Below you’ll find answers to the questions we get asked the most about the HNNE & the HINE. Most of the answers are included in the videos, and it is important to watch them more than once. 

If you have a question that you cannot find the answer to, please use the contact form.  



Can I use the HNNE and the HINE in infants other than preterm or those born with HIE?  

Yes these are neurological examinations that can be used in any infant and young child for documenting and recording their neurological status. 


How often should I repeat the exam?

HNNE: This depends on whether you are dealing with an acute situation or a clinical visit.  With an infant who is acutely ill the condition is changing rapidly and a daily exam would be needed. Similar advice applies to an infant who suddenly deteriorates.  An exam shortly before discharge from the hospital and at term age when there is most normal data to compare is very useful.  

HINE:  On first review at around 3 months (or on referral) and on subsequent clinic visits  – there is comparative normative data at 3, 6, 9, 12 and 18 months.  The recording proforma can be used at any time – you do not need to wait for these standardised times.


How do I calculate a score if some items scores are missing

If you are undertaking a research project, then those responsible for the study need to decide on a consistent approach to missing items. It is possible to estimate a score allowing for missing items, but we recommend this should not be more than 5 items – after that it is better to exclude the case.

In a clinical context clearly doing this might lead to worrying clinical interpretation e.g. if the child did not fix or follow or suck feed – these are highly significant findings in themselves and calculating an overall score would not be helpful or in the child’s interest. However, usually one missing item will not be crucial for deciding whether a child needs further follow-up or not, but it is always important to look at the overall pattern of findings and the clinical issues, not just the score. We encourage checking that the proforma is complete before the child leaves the clinic.




Can the HNNE be used in infants before term equivalent age (TEA)?  

Yes, the exam and proforma can be used for recording  the neurological  findings at any age in infants of all gestational ages and also for recording sequential changes in neurological development.  But there are no standardised normative data prior to 34 weeks gestational age to allow a strict description of normality for all combinations of gestation and post-natal ages, or scoring for the purposes of prediction of outcome.

Normative data for infants at term equivalent age are included in one of the proformas in the Proformas section. For infants born at 34-36 weeks gestation and examined in the first few postnatal days, normative data can be obtained from the article by Romeo et al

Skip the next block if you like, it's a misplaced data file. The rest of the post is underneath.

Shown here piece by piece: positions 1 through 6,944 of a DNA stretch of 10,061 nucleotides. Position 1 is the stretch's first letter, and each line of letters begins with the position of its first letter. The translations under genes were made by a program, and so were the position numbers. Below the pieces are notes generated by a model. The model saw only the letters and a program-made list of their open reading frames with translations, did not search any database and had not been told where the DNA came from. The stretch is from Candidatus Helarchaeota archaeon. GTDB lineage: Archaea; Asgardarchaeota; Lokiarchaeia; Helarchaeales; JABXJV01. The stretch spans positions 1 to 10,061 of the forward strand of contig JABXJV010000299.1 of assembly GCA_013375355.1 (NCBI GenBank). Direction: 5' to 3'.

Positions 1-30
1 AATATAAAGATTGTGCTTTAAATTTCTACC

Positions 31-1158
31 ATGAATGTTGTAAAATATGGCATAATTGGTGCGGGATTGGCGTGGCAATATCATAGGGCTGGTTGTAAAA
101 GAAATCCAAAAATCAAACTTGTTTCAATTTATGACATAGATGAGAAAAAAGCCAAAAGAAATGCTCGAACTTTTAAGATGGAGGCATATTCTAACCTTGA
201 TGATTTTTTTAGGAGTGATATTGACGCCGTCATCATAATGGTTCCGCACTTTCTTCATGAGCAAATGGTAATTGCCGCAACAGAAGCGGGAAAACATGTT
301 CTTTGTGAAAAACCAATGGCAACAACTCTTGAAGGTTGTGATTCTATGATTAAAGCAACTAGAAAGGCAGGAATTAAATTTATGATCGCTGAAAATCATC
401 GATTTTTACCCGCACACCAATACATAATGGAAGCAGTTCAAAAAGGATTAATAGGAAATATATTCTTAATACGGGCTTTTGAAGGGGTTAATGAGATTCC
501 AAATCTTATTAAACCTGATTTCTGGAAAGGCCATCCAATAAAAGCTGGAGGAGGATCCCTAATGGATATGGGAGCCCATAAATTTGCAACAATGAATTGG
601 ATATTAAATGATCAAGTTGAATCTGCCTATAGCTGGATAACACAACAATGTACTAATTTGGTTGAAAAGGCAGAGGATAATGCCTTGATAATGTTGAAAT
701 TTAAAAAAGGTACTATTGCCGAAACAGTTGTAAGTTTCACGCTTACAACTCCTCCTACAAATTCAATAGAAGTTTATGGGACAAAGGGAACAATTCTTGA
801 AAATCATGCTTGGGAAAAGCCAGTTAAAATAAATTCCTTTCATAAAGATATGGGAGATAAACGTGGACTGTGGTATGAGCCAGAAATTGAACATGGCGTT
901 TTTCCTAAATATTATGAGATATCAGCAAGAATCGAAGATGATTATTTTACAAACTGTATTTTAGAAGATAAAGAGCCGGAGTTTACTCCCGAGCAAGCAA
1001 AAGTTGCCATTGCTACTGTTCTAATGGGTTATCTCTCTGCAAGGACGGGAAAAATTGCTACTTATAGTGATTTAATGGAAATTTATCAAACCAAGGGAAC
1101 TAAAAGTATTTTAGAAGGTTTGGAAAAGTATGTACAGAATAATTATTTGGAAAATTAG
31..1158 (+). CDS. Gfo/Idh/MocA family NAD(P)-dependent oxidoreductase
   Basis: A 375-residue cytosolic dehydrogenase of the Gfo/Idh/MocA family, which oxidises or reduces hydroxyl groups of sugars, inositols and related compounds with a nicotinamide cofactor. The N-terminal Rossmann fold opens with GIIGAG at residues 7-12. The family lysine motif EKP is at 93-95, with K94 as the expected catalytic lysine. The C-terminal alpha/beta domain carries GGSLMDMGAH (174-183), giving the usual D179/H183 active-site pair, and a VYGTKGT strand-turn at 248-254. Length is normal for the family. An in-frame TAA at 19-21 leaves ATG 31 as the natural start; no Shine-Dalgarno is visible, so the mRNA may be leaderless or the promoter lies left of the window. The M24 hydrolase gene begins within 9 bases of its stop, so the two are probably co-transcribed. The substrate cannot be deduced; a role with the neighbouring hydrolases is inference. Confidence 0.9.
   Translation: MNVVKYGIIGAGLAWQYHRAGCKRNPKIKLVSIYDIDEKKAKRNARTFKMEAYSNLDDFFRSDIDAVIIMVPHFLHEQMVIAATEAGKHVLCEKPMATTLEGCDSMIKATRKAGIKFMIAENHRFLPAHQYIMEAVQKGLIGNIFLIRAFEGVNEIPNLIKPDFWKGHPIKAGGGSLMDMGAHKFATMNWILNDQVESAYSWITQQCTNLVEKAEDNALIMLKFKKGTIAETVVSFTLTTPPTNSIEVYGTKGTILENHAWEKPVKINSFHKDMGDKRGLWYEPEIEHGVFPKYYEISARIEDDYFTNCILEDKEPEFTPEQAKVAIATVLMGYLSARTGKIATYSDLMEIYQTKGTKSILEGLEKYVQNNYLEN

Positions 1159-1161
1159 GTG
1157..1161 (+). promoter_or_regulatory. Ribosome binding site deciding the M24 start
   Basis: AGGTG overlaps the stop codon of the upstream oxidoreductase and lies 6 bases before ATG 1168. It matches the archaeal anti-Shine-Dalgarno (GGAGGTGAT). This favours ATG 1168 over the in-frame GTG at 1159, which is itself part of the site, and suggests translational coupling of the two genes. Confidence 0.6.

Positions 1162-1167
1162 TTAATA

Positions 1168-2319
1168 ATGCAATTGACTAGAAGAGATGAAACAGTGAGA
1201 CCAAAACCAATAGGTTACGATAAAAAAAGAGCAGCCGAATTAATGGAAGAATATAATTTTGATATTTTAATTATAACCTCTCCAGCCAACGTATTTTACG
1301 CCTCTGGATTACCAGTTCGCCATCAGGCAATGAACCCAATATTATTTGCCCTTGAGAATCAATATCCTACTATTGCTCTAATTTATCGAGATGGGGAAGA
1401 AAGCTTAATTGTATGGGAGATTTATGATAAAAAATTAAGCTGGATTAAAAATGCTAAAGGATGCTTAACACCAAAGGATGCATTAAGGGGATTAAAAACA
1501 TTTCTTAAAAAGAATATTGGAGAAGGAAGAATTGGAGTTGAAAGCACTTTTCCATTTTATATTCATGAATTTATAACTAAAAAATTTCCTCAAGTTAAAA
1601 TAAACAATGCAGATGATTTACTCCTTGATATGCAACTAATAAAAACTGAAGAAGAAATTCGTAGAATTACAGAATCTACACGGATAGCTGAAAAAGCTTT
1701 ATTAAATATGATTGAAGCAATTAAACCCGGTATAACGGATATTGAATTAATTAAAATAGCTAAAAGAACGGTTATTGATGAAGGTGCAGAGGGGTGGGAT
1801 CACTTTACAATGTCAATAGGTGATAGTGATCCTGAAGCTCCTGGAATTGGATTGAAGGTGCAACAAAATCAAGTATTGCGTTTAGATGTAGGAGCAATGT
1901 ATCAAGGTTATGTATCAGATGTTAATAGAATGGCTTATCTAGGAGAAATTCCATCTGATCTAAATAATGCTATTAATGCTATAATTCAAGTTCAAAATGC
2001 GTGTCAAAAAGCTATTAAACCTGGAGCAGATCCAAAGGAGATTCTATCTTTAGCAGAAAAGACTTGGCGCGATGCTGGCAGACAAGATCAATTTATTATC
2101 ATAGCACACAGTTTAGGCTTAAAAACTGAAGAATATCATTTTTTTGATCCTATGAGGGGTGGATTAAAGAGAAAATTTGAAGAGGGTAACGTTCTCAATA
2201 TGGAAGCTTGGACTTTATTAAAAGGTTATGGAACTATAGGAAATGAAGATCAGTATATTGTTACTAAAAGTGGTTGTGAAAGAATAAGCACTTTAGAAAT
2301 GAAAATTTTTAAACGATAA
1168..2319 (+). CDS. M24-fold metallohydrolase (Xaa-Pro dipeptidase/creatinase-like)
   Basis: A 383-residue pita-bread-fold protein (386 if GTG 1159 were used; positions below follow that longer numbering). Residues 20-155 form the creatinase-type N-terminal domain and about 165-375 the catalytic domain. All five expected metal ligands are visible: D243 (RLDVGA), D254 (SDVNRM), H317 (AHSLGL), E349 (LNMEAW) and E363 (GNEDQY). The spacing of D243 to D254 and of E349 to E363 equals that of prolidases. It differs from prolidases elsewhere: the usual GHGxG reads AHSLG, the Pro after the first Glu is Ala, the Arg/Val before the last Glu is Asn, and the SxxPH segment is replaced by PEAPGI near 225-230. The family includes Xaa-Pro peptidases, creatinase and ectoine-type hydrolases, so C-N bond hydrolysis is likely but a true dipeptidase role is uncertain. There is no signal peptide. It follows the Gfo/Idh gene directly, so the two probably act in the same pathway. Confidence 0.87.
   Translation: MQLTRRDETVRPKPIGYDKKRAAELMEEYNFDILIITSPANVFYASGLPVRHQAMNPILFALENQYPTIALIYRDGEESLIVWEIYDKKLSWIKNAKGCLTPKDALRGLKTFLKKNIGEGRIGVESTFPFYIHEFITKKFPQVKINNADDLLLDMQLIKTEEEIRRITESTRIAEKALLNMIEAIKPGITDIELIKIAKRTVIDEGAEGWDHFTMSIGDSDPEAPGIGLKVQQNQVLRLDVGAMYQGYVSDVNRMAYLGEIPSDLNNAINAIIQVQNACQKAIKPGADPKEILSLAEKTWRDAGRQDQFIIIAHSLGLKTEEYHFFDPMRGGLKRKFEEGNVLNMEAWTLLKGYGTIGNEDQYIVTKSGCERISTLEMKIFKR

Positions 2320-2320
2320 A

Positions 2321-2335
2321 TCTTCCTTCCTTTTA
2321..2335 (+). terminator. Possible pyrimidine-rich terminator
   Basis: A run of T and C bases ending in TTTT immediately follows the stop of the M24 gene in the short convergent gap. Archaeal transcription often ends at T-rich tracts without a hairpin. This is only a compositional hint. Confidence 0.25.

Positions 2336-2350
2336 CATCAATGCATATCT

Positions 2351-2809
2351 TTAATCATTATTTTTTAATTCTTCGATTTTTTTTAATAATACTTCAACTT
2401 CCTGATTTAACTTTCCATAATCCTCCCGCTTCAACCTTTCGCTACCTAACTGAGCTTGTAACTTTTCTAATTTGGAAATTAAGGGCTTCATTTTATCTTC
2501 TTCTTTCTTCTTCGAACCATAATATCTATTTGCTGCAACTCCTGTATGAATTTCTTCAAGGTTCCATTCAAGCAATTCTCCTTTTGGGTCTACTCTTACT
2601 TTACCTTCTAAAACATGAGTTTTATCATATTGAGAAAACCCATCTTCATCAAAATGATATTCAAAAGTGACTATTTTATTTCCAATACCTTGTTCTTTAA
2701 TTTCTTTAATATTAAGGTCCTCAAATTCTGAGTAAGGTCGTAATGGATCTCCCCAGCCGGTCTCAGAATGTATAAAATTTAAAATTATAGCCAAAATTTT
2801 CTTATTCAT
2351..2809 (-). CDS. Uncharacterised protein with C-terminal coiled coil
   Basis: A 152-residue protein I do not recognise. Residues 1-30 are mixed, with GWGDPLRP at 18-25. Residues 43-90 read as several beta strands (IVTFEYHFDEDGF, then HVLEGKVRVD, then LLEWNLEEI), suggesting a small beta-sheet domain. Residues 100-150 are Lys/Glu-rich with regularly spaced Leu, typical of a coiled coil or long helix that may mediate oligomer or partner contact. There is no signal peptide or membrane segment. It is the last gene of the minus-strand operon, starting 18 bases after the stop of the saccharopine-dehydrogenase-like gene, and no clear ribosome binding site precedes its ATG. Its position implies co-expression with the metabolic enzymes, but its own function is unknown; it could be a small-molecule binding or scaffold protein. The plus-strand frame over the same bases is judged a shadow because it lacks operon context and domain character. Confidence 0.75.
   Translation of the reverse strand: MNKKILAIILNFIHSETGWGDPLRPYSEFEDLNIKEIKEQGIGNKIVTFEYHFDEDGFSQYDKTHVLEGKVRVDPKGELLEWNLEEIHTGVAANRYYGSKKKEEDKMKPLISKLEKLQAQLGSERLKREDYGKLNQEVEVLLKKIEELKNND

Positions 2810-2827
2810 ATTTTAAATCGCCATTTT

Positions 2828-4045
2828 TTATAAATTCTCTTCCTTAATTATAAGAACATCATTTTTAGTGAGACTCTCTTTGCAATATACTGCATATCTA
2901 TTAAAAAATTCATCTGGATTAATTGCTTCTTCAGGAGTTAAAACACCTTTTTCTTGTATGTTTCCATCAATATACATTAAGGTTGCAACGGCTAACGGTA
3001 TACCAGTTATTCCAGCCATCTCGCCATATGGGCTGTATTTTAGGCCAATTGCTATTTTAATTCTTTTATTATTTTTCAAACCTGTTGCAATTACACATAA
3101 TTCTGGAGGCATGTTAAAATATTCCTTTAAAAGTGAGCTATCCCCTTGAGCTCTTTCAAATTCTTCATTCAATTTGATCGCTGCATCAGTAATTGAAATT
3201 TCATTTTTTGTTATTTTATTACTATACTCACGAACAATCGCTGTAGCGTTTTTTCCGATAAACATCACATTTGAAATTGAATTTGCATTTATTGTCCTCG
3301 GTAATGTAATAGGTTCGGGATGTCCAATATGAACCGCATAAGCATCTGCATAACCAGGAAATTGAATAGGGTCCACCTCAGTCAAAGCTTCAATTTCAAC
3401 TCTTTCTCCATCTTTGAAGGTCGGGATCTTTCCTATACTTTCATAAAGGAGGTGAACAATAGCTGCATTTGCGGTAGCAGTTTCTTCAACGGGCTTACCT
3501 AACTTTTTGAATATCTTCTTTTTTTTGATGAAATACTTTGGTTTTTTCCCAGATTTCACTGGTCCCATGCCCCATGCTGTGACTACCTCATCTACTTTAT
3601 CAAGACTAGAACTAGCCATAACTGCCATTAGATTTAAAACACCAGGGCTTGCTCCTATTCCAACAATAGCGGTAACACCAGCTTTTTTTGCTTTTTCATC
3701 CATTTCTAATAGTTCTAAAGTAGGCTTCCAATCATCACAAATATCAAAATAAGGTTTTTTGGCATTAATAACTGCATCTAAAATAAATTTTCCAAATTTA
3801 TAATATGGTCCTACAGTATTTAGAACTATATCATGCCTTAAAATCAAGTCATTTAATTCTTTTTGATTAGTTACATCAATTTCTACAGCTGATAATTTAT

Up to what age can the HNNE be used?   

The HNNE can be used up to 2-3 months post-term age for recording neurological findings.  See the paper by Guzzetta A et al in term infants showing that 6 weeks post-term age is an important milestone for changes in neurological development and the use of the scoring for defining normality and outcome prediction   should not be used beyond this age.  Please also see the paper by Spittle A et al on the use of the HNNE in the first months after birth in infant born between 32-42 weeks GA.


Why are there two different printed versions of the HNNE?

The test items in the two printed versions are exactly the same.  One version (the earlier one from Dubowitz L et at J Pediatrics 1998;133:406-416 ) gives information on how to perform each of the different items on the left hand side of the page; it is better to use this version when you are starting out as you have a guide in front of you on how to carry out the exam.  The other version from the later paper by Ricci et al (2008) does not give this information but on the right hand side of the page gives data relating to the normal ranges of findings for newborn term infants and also for infants born at different gestational ages when they reach term equivalent age. This version is more helpful when assessing whether the infant you are examining is performing within the normal range.


When can I use the short version of the HNNE?

This is used as a screening tool both for newborn term infants and for preterm infants at term age.




When can the HINE start to be used?  

There are normative data for the HINE from 3 months but it can be used for recording findings from 2 months.   Between 3 and 7 months not all reflexes are fully developed and, in addition, control of posture matures, so it is important to take age into account when assessing the scoring and prediction of outcome.  More detail about this is given in the video about examining younger children using the HINE.


Can the HINE alone be used to diagnose cerebral palsy?  

The HINE is a neurological exam which will show the signs typical of cerebral palsy (CP). However to make that diagnosis the signs have to be interpreted in the light of the history, mode of presentation and preferably brain imaging findings (see diagnostic criteria for CP here). Whilst cerebral palsy is the commonest single cause of neurological abnormality in young children it is extremely important to think about and to rule out other conditions e.g. genetic, metabolic, neuromuscular disorders that may lead to neurological abnormality.  

In the context of cerebral palsy the scores from the HINE after 5-6 months can be used to predict the later ability to sit and walk.  In general, the lower the scores the more severe the impairment and cerebral palsy.  Scores for children with milder hemiplegia may be in the normal range but number of asymmetries and the asymmetry score developed by Hay et al 2018 will help in suggesting this diagnosis.